By Douglas McGrath
Directed by Marc Bruni
A David Mirvish Production at the Ed Mirvish Theatre
July 5-September 3, 2017
Glancing at all the song titles in the house program (“Will You Love Me Tomorrow,” “You’ve Lost that Lovin’ Feeling,” “It’s Too Late,” “You’ve Got a Friend,” etc.) causes you to believe that this is going to be yet another formulaic jukebox musical masquerading as a musical biography, and you wonder if it could ever top Jersey Boys in this regard. Well, you would be right in some ways, and dead wrong in others. For one thing, the subject is a woman, not a male singing group; for another, she marks the start of a new era in the pop music world (the so-called Brill Building era of records aimed at youth); and for a third, her hit songs are legendary, with more than 400 of her compositions recorded by over 1,000 artists, resulting in 100 hit singles and six Grammys. Top this, Frankie Valli, if you could!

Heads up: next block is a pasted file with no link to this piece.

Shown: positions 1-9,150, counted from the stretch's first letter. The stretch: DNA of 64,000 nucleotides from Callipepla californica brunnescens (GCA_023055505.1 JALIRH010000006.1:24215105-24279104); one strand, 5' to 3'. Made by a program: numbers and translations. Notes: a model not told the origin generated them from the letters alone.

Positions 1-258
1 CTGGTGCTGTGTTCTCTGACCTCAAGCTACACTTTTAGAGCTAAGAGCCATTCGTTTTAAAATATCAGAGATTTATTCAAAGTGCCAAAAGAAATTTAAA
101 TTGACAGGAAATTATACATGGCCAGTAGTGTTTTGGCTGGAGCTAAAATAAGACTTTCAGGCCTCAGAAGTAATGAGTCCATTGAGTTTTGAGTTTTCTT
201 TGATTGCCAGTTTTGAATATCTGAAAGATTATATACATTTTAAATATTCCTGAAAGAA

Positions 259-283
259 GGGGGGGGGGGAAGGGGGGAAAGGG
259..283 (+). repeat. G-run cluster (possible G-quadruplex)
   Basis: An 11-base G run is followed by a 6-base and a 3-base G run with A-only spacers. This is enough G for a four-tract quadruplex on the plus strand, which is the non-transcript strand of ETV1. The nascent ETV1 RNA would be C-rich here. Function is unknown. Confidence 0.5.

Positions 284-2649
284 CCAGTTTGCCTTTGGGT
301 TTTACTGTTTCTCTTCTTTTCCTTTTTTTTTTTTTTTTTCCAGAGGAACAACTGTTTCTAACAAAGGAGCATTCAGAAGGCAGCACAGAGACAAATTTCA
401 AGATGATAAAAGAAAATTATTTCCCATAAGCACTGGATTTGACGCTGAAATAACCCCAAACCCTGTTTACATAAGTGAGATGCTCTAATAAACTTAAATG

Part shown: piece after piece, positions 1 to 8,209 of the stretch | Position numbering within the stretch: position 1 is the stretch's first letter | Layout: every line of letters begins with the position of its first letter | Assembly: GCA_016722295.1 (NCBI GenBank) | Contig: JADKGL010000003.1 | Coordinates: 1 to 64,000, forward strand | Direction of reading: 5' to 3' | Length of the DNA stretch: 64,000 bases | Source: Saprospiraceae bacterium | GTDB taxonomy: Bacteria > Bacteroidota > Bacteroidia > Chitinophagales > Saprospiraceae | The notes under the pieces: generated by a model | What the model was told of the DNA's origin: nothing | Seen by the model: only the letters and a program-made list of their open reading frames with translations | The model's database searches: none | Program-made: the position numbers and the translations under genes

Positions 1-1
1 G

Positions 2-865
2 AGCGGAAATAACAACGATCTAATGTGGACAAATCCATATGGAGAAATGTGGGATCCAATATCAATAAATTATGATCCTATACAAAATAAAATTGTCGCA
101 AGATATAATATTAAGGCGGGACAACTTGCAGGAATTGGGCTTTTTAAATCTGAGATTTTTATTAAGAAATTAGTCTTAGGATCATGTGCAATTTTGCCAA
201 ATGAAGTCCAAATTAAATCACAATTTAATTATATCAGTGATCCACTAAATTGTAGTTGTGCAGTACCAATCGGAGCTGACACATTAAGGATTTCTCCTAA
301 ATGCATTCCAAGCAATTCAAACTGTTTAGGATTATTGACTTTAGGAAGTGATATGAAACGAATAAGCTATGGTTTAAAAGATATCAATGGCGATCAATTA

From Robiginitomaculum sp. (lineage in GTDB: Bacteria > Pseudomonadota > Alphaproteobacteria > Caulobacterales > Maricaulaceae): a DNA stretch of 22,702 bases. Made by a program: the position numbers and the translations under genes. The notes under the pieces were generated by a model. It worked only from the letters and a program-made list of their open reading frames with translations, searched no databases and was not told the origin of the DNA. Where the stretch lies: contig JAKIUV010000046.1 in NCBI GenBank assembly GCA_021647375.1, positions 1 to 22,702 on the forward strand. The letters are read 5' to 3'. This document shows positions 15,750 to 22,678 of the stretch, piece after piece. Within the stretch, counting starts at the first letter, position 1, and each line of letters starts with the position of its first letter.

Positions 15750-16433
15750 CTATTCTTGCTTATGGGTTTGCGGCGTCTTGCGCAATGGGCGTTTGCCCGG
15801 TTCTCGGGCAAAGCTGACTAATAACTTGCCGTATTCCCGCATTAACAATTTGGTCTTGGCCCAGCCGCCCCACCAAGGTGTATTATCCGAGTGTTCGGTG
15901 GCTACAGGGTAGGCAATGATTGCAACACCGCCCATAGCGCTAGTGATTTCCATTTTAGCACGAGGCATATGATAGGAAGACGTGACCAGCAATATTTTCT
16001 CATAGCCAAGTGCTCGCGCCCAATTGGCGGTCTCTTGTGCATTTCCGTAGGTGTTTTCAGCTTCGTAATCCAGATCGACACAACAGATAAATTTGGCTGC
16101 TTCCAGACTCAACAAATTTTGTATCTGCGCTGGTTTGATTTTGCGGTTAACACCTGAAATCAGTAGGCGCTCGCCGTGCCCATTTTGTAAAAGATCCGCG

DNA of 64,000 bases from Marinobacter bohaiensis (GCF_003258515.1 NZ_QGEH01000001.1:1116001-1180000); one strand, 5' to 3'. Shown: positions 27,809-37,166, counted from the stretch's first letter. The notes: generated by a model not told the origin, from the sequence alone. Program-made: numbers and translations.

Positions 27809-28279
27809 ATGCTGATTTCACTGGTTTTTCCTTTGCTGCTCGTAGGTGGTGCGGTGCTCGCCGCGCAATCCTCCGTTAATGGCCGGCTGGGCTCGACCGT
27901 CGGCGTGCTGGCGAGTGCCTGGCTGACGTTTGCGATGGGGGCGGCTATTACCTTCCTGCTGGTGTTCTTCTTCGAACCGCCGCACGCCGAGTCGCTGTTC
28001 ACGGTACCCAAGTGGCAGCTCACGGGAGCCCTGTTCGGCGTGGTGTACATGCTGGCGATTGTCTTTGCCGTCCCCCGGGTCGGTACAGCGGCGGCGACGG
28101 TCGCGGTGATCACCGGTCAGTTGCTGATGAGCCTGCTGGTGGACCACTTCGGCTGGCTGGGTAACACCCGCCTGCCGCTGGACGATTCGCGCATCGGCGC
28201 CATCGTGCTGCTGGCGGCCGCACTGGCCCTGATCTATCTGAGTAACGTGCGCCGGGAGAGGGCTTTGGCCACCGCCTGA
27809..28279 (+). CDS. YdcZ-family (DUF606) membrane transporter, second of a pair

There are other reasons why Beautiful is not just another Jersey Boys in sum total. Des McAnuff used enough showbiz Vaseline to turn a paper-thin libretto into a hit Broadway show but audiences got only the barest hint of biography about the Four Seasons. Here, Marc Bruni’s dazzling production (with colourful scenic design by Derek McLane, era-defining costumes by Alejo Vietti, mood-appropriate lighting by Peter Maczorowski, and absolutely pointed choreography by Josh Prince) offers far more quality than Jersey Boys did. McAnuff’s show was slick enough for its content; Beautiful’s slickness is married to greater matter and craft. Douglas McGrath’s libretto has a witty gloss applied to what is thicker paper. Sure, it is easy to make bullet point details in his Carole King story. The libretto begins in her teenage years in a Brooklyn household dominated by her mother, a playwright manqué with a strong bias against show biz, who wants young Carole to become a teacher. The story shows how the girl always had a gift for composition, and the sequences showing her in the act of creation also establish her as her very own conductor who knows exactly what tone, register, tempo, and musical instrumentation is required for a particular lyric. McGrath’s book encompasses King’s eager romance with young, handsome Gerry Goffin, a chemist turned lyricist well above the usual cut of pop songwriters, their doomed marriage (because of his adulteries and neurotic mood swings), their collaboration and friendly competition with the song-writing team of Barry Mann and Cynthia Weil, and the swift evolution of King’s awesome success, starting with the records produced by savvy Don Kirshner. It ends, as do most bio-musicals these days, with a triumphant concert (this one is at Carnegie Hall).